From workplace pensions to private pension plans, millions of employees pay into pension schemes every year in order to enjoy a happy and financially secure retirement.
Unfortunately, in the last few years there has been a dramatic increase in the number of employees being conned out of their life savings via pension scams.
In fact, City of London police report that £9.1 million worth of fraudulent pension schemes have been reported between April and August 2015 alone.
Advertised as ‘free pension reviews’ or ‘lucrative investment opportunities’, these pension scams have been devised by unscrupulous businesses to trick consumers into handing over their life savings.
These pension scams tempt consumers with the allure of extra tax savings and high returns from new investment opportunities within the United Kingdom or overseas when in fact they result in employees losing a substantial portion of their hard-earned pension pots.
As matters stand, the government’s 2014 pension reforms now enable anyone over 55 years old to receive their entire pension fund as a lump cash sum with no interest paid on the first 25% of the funds.
However, as Auto Enrolment advise, many fraudulent firms have been able to scam consumers by stating that they have found legal loopholes which will enable them to receive more than the usual 25% tax-free cash lump sum if they transfer their pension funds to the fraudulent firm.
In reality, consumers are being tricked into transferring their retirement funds into investments which offer little returns or sometimes none at all.
How to spot a pension scam
Image Source – By Jonas
Although these fraudulent pension schemes have tricked thousands of innocent consumers out of their pension funds, there are several signs which are clear indicators that a pension scheme could be a scam.
Firstly, one of the best ways to spot a pension scam is to scrutinise the way that the pension company has contacted you. If you have been cold-called over the phone, by email, via text message, or in person on your doorstep then this is a warning sign that the firm may be operating a fraudulent scheme.
Secondly, another clear indicator that a firm is operating a pension scam is if they claim to be acting under the authority of the Pension Advisory Service or another government body.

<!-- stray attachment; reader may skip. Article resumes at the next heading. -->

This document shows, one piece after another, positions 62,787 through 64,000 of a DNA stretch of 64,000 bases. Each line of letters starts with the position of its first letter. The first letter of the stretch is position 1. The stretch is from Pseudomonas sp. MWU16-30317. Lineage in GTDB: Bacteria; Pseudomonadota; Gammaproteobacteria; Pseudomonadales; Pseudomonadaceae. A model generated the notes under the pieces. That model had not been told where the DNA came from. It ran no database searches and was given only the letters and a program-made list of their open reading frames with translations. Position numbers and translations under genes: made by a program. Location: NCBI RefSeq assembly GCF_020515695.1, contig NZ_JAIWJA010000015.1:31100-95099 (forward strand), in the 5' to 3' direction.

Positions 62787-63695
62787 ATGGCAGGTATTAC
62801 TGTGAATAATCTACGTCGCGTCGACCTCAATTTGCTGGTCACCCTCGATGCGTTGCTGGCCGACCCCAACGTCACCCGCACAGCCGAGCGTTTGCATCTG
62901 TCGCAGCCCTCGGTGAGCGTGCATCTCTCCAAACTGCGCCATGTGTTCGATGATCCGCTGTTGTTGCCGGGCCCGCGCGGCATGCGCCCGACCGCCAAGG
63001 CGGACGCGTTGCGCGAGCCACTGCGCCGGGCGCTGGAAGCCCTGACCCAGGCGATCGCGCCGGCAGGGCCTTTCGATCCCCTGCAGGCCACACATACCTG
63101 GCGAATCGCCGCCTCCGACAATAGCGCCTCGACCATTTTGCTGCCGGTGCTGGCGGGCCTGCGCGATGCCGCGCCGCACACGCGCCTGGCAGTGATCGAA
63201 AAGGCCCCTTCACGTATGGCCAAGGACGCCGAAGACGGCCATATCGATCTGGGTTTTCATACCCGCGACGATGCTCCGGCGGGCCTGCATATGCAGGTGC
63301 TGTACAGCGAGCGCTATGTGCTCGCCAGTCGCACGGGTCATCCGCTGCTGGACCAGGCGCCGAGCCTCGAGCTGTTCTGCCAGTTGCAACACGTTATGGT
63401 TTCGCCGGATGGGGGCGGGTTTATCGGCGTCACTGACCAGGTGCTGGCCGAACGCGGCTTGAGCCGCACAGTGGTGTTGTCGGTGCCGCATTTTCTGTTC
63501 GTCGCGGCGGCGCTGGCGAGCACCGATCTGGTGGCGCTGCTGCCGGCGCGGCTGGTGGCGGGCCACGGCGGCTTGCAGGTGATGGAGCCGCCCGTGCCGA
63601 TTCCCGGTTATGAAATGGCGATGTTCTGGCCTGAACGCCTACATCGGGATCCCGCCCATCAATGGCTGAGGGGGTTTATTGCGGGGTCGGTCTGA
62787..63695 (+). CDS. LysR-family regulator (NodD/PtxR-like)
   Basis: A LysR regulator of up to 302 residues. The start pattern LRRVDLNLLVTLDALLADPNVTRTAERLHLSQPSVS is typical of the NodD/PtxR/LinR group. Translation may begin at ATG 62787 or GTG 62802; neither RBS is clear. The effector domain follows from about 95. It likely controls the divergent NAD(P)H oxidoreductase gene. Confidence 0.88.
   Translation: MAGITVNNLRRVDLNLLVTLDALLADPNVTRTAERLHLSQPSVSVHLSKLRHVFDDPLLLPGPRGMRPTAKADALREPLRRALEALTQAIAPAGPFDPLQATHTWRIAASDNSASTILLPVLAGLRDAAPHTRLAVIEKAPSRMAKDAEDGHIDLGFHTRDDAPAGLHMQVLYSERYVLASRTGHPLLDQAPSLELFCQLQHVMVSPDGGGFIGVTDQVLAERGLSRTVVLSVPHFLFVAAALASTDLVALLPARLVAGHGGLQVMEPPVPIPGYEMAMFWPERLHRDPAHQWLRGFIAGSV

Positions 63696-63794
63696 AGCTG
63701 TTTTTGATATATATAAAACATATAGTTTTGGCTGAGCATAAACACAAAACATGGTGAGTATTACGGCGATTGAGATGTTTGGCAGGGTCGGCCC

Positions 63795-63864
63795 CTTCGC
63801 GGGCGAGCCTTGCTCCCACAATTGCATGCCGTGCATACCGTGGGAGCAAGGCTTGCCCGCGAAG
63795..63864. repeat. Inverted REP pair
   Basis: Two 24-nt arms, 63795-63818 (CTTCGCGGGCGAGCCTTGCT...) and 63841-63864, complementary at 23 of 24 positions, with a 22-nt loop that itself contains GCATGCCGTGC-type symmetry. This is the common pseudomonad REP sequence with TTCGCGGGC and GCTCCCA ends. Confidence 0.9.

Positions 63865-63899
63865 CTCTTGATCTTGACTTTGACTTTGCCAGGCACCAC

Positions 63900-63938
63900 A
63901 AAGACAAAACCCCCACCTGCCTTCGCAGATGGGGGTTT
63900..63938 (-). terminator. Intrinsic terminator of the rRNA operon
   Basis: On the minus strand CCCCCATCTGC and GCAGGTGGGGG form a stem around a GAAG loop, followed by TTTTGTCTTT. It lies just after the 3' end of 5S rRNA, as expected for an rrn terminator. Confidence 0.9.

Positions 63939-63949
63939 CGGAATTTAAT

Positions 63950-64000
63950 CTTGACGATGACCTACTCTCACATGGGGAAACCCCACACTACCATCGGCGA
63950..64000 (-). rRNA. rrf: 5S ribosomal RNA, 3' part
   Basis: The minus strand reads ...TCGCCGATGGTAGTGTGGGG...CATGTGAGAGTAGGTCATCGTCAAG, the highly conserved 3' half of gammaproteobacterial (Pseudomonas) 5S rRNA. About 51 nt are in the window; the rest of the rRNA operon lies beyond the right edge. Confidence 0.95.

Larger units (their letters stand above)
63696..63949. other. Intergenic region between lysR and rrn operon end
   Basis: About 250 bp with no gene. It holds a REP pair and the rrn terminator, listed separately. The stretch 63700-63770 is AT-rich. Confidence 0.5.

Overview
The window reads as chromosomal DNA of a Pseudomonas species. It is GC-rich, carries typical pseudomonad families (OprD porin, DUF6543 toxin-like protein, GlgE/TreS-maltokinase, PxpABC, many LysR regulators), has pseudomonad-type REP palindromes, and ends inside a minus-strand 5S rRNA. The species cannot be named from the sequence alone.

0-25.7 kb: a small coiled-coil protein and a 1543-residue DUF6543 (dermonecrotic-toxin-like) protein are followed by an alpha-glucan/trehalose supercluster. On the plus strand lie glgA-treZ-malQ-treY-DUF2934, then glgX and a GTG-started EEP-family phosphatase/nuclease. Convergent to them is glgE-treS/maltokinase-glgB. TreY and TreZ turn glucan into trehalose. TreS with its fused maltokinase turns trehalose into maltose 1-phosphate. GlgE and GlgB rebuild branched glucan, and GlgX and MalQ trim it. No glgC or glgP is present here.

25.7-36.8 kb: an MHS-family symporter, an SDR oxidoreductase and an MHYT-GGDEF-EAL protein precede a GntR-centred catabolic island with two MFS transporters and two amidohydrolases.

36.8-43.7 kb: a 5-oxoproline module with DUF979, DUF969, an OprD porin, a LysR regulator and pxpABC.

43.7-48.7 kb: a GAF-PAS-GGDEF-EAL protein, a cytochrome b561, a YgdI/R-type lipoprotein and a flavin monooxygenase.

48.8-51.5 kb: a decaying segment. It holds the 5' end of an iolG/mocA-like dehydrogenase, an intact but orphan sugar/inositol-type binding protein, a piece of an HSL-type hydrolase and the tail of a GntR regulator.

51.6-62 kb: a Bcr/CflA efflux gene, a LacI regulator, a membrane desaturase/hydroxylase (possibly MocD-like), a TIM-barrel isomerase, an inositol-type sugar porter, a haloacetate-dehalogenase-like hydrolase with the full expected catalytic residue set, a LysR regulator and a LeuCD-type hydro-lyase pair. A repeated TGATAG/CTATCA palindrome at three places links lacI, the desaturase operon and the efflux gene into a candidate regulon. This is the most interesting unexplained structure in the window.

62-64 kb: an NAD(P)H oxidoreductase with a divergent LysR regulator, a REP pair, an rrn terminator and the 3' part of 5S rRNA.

These reputable organisations will never contact you directly regarding pension schemes so it is extremely likely that the ‘official representative’ contacting you is not who they claim to be.
In addition to acting under false pretences, businesses running pension scams will also often use false contact information. Therefore, if you are contacted by a pension company who give you a mobile phone number or PO Box address as their contact information then this is a clear warning sign that their intentions may not be legal.
As a rule, if a pension company use terminology such as ‘no obligation consultation’, ‘overseas investment opportunity’, or if you feel pressured into making a hasty decision at any stage, then it is highly likely that you have been contacted by a pension scam and you should refrain from divulging any personal information to them.
How to report a pension scam
Image Source – By FCA
As mentioned above, you should never sign any pension paperwork or divulge any of your private financial information if you have been contacted out of the blue by a pension company.
Even if they attempt to entice you with a polished sales speech, you should conclude your contact with them and carry out further research into their organisation. You can do so by checking their company credentials with the Pensions Advisory Service.
After doing so, you should also corroborate their company’s contact information with the Financial Conduct Authority; an online resource dedicated to providing consumers with information on registered businesses and firms.
If you suspect that a pension company is fraudulent, you can check whether they are listed on the FCA’s Scamsmart Warning List. If these checks confirm your suspicions that the scheme is fraudulent, then you can report them to the FCA as well as Action Fraud; the United Kingdom’s national fraud and cyber crime reporting centre.
By following these precautions and reporting pension scams, you can protect yourself and others from losing your life savings to fraudulent firms!
Main Image Source – By Geoff LivingStone